Sunday, August 19, 2007

Out-Of-Order Blogging

I never finished up describing yesterday, Saturday. After the orientation meeting, we had an excellent Chinese meal (in Taiwanese style, I believe) at a hotel restaurant. Then we piled on the bus for afternoon trips. First was Tiananmen Square. Let me say this: it's vast. Mao's mausoleum was on one side, a gate of somethingIcan'trecallnow opposite, the legislative building on the third side, and a museum that has never ended on the fourth side. The museum had a gigantic digital countdown to the Olympic opening ceremonies on one side, like the world's longest and least eventful episode of 24, in which Jack Bauer buys T-shirts.

The square was, as I said, vast. I'm terrible at distances, and too lazy to look it up, but it looked about five football fields long per side to me. It was teeming with crowds - mostly Chinese, as it's one of their most popular tourist attractions. Our guide warned us to stay away from demonstrations, and not to film anyone getting arrested or, like tear gassed or rubber bulleted or anything, but the occasion never arose. I was convinced not to pretend to be a tank and run down Katrina, which was my first impulse.

In addition to being vast, it was hot. The sun beat down without shade as far as the eye could see, and the stone pavers seemed to reflect the heat and glare back up, so you roasted from both sides. The humidity remained oppressive (though a Florida member of our group took it in stride) and there was not a breath of wind.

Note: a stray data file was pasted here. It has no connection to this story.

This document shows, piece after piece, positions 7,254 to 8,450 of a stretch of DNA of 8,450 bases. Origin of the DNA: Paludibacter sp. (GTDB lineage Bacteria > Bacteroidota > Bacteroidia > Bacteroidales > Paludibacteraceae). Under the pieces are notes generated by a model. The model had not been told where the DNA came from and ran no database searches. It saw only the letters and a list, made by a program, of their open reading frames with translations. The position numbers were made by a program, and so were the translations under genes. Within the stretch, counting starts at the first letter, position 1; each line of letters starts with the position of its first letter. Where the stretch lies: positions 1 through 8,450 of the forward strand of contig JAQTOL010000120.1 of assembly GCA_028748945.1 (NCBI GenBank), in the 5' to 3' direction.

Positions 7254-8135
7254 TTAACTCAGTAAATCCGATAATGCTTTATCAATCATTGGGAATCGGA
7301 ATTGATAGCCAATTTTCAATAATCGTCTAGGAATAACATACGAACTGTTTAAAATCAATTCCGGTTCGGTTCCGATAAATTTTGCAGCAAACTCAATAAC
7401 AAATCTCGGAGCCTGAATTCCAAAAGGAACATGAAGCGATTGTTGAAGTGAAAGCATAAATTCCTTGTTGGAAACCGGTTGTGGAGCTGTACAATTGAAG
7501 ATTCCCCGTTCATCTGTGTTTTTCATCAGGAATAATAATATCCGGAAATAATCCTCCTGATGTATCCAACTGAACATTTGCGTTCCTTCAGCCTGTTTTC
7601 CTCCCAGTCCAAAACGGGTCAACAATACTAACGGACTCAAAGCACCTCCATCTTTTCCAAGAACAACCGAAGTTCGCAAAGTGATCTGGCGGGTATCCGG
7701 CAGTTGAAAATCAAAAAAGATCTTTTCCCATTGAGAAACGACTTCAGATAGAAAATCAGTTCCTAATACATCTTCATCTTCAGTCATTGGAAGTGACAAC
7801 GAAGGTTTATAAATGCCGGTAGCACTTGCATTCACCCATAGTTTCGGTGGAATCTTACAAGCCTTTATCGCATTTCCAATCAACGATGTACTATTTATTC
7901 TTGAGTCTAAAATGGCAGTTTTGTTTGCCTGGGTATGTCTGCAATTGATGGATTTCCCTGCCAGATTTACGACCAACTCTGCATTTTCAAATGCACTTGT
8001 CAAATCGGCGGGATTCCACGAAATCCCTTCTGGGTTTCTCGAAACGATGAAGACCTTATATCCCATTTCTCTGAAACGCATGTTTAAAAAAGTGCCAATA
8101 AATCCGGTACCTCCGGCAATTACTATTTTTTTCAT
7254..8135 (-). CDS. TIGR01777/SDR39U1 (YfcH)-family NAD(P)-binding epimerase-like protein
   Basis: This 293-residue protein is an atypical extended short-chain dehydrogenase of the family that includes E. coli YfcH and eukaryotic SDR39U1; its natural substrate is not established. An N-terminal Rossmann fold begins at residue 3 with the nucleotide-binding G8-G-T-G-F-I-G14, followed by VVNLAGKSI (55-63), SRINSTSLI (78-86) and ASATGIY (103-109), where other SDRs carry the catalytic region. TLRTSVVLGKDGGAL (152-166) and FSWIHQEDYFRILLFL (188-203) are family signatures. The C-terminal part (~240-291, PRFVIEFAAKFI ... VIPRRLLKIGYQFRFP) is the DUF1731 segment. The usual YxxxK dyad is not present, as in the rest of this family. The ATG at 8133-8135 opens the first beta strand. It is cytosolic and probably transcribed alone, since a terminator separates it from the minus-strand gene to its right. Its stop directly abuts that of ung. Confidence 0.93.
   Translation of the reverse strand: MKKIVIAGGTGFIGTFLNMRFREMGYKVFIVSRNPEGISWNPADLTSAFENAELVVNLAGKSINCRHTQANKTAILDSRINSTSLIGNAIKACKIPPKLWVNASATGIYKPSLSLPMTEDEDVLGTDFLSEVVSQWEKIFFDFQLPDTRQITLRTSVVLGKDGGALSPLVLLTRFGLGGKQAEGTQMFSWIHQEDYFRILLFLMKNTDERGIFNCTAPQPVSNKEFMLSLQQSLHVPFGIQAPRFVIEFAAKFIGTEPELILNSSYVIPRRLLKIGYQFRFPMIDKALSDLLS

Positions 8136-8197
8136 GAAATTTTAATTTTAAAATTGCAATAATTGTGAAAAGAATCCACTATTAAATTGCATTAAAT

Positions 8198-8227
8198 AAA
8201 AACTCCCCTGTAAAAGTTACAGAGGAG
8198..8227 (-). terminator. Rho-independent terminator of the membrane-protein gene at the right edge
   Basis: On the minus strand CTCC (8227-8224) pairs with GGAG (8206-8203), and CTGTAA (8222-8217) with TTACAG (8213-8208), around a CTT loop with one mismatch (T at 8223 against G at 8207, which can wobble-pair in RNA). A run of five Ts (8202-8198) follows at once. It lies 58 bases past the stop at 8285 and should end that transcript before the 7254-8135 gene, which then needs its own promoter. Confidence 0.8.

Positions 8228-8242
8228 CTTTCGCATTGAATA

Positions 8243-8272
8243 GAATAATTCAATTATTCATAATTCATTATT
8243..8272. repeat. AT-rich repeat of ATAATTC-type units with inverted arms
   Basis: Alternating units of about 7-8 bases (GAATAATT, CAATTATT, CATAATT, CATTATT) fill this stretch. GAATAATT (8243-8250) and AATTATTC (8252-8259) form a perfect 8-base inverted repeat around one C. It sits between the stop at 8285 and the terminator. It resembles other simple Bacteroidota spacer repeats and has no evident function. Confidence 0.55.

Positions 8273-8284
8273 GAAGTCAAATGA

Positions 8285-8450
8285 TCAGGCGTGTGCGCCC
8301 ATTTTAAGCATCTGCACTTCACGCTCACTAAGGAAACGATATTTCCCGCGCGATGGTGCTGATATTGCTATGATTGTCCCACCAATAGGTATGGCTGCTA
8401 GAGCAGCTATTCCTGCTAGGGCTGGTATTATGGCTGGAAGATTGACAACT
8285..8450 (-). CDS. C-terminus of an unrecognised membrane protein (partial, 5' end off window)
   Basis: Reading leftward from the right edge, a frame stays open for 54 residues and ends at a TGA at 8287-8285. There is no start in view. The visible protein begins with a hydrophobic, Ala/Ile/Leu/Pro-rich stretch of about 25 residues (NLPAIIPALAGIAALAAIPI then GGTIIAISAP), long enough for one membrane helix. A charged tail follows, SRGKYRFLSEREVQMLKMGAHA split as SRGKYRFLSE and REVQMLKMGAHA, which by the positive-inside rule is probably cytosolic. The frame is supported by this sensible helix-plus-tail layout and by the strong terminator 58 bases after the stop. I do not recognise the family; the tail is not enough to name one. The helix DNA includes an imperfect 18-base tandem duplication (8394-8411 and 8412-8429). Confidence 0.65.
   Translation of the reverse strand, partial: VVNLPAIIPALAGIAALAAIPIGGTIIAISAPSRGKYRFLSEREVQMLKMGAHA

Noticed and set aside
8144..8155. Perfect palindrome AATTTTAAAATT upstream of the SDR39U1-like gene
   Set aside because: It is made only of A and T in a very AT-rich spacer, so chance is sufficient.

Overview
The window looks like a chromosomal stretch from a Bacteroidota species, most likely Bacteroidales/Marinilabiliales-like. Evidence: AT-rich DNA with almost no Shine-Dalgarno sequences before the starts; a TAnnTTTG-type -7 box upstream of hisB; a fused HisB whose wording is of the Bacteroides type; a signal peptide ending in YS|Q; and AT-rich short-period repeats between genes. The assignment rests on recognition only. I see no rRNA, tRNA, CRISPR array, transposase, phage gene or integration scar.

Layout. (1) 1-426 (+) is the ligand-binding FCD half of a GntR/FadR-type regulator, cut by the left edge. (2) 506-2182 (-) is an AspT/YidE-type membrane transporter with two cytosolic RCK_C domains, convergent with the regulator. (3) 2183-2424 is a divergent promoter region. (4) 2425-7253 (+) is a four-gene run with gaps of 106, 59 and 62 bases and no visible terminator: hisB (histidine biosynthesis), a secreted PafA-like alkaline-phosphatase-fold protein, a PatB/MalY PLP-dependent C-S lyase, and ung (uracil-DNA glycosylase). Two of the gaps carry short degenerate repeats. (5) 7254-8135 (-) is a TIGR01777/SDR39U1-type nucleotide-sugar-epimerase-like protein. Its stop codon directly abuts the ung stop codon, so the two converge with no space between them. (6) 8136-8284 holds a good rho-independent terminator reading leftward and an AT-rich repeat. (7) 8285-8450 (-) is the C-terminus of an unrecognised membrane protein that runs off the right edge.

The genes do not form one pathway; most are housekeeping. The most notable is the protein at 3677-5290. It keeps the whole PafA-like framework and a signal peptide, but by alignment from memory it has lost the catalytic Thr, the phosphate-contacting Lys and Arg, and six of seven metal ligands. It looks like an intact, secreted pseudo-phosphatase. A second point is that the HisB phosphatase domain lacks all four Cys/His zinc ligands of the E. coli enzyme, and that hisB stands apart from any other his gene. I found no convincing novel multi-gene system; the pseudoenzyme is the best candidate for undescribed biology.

Our guide pointed out the heroic-image statues near the Mao mausoleum, portraying the four achetypes of modern Chinese society: the soldier (with a gun), the farmer (with a scythe or wheat), the worker (with a hammer), and the intellection (with glasses). If it comes to a fight, I think the intellectual is going to get his ass kicked, but what else is new?

Next we went to the Temple of Heaven, an extremely impressive 15th-century temple complex where the Emporer used to pray for good harvests. It's been repaired and replaced over the years -- including after a late 19th-century fire -- but the builders gave considerable respect to historical accuracy. Both the temple and the surrounding outbuildings are vividly painted, with blue and gold particularly standing out.

We returned to the hotel, packed, and went downstairs for a drink in the bar and dinner in the same Chinese restaurant. A good time was had by all -- we joined two other couples for dinner -- but the wine flowed freely and we fell asleep quite early when we got back to our room.

1 comment:

Ken L. (Shauna's husband) said...

I looked it up. Tiananmen Square is 500 by 800 meters ... the size of Vatican City. Wow!